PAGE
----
Feb 1, 2009

winter fishing

winter finally came and froze the lake. mom and dad are fishing with nets, under the ice, and getting some nice catch! went there the other weekend and updated my knowledge of winter fishing.

first of all, you need to know the exact location where to put the net, fish don't just wander about, that's what i'm told anyway. once you got the location right, you make 2 holes in the ice, distance between the holes depends on the leght of your net. there are special tools that make making the holes easier that it sounds. then you take a sledge (particularly designed for this purpose) and put that under the ice with a line attached to it (so that you'd be able to pull the net under ice once you get to that point). your aim is to slide the sledge under ice from one hole to the other. you can drill holes in the ice to get the sledge moving if it gets stuck in the middle.

once you get the line (which needs to be few meters longer than the distance between the holes) under ice, you attach one end of the line to net and start pulling the net under. once you get the net under the ice, you need have weights on both ends to keep it at right depth, finally you secure the net with another set of lines on both ends so that currents don't move the net. my dad uses sticks longer than the holes are wider for this purpose. there is a lot of "science" to this and it'd take me forever to excplain it, let's prentend you got it right and a couple of days later are ready to see if you caught any fish.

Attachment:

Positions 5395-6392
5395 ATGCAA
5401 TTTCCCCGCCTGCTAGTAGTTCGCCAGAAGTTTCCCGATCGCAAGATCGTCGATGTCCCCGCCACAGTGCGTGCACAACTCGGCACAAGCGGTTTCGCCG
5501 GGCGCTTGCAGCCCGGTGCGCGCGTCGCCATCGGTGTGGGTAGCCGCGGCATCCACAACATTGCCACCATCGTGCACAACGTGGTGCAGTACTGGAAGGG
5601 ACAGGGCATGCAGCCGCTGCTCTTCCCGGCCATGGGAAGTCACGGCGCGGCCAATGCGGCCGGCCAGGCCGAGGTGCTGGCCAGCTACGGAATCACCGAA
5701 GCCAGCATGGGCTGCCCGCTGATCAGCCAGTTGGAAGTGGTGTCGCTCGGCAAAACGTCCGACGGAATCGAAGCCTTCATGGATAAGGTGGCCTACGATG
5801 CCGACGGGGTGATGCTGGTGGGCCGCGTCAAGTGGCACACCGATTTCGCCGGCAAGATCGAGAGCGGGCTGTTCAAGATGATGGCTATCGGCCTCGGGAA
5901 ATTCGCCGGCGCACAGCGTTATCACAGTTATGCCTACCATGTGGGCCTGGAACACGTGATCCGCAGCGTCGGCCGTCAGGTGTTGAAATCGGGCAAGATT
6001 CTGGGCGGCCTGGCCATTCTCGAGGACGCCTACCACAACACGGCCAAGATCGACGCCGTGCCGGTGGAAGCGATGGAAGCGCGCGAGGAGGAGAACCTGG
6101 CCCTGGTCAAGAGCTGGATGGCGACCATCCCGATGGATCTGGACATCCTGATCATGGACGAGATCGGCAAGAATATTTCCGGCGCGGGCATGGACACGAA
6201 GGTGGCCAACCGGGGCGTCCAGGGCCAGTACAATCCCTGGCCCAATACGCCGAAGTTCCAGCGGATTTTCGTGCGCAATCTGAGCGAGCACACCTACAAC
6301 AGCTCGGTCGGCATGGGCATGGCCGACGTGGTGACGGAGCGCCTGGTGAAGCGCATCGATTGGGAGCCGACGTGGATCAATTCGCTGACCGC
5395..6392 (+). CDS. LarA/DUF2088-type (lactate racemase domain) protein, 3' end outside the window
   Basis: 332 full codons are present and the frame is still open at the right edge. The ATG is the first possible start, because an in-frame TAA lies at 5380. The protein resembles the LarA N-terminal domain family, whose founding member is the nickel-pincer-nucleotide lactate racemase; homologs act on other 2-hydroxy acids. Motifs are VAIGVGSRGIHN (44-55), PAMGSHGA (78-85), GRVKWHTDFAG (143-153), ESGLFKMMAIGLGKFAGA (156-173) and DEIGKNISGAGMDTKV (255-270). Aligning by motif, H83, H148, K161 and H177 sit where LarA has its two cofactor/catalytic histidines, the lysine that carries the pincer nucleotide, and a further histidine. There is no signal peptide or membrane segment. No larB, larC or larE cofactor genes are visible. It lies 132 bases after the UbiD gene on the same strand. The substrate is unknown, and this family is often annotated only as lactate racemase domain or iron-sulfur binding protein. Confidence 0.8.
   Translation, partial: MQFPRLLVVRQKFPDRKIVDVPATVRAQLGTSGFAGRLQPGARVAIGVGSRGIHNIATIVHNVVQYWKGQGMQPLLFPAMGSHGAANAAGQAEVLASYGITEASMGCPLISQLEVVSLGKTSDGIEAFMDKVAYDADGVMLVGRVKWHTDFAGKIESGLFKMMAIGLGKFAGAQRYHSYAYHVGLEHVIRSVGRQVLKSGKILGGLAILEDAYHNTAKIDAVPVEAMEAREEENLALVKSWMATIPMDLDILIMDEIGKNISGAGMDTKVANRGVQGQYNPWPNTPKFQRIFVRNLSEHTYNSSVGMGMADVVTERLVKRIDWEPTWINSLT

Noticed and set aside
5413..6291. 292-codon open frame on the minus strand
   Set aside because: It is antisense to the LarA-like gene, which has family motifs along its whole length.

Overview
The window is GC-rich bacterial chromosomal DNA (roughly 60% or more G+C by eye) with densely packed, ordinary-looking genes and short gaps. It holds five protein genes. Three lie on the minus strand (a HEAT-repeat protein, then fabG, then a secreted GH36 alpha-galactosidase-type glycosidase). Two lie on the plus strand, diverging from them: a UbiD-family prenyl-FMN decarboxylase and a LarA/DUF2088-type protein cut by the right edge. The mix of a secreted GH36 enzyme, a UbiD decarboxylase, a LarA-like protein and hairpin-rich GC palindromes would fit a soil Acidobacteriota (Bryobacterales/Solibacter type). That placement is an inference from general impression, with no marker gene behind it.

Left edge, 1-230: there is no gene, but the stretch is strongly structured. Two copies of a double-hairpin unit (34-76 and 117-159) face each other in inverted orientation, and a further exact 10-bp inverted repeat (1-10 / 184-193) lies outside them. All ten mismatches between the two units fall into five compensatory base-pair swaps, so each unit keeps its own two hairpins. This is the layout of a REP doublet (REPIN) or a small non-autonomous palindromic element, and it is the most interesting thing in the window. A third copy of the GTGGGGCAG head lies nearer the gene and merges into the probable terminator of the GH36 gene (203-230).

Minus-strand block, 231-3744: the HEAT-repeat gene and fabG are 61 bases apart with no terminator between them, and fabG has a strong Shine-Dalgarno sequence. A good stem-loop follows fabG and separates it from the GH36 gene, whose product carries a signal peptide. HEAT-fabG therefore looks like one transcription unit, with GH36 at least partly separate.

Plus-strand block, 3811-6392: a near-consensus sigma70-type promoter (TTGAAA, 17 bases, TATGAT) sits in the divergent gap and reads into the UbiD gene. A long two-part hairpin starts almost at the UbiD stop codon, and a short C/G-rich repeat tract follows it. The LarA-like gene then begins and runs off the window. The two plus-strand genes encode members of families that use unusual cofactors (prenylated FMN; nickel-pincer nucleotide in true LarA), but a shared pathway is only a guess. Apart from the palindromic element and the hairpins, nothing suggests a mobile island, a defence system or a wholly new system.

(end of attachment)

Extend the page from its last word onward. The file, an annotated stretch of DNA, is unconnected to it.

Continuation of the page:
you need to break ice on the holes, if you put some sort cover on the holes it'll be easier. take the long line, attach it to the net and start pulling it from the other hole. usually when you got fish, you can feel their movements on the net before you pull it all out. the idea is to gather the net to the other end to check if you caught anything. if you did get something, like my dad here caught a pikeperch / zander, you'll need to release the fish trying to keep damage to net minimal, sometimes easier said than done.

once you've checked the whole lenght of the net, go to the other other and pull the net under ice with the line you attached earlier. very simple!

in finland you need to have a permit to fish like this, so make sure you got one before doing all the hard work. this time the pike-perch got salt, butter and prunes inside before going into the oven. we don't usually mess around too much with fish since we eat it so fresh.

another fish caught in the net was a burbot, ugly bugger. it has no scales so it needs to be skinned.

this one ended up in a soup a day later. start with cutting up the skinned fish into 3-5 pieces, put to kettle with enough water to barely cover the pieces and simmer until fish is almost done. take out the fish, if you want to be fancy, strain the water and put back to kettle. add peeled and cubed potatoes, sliced yellow onion, salt and peppercorns and cook until the potatoes are almost done. while the potatoes are cooking debone and cut further the fish, leave the pieces quite big. once potatoes are almost done, put the fish back to kettle and simmer until done. add milk and butter to taste, or sour cream like i did here. great meal with rye bread and swiss cheese.

the dog loves it at the lake because it's the only place where he can run around free.

he is pretty fast!

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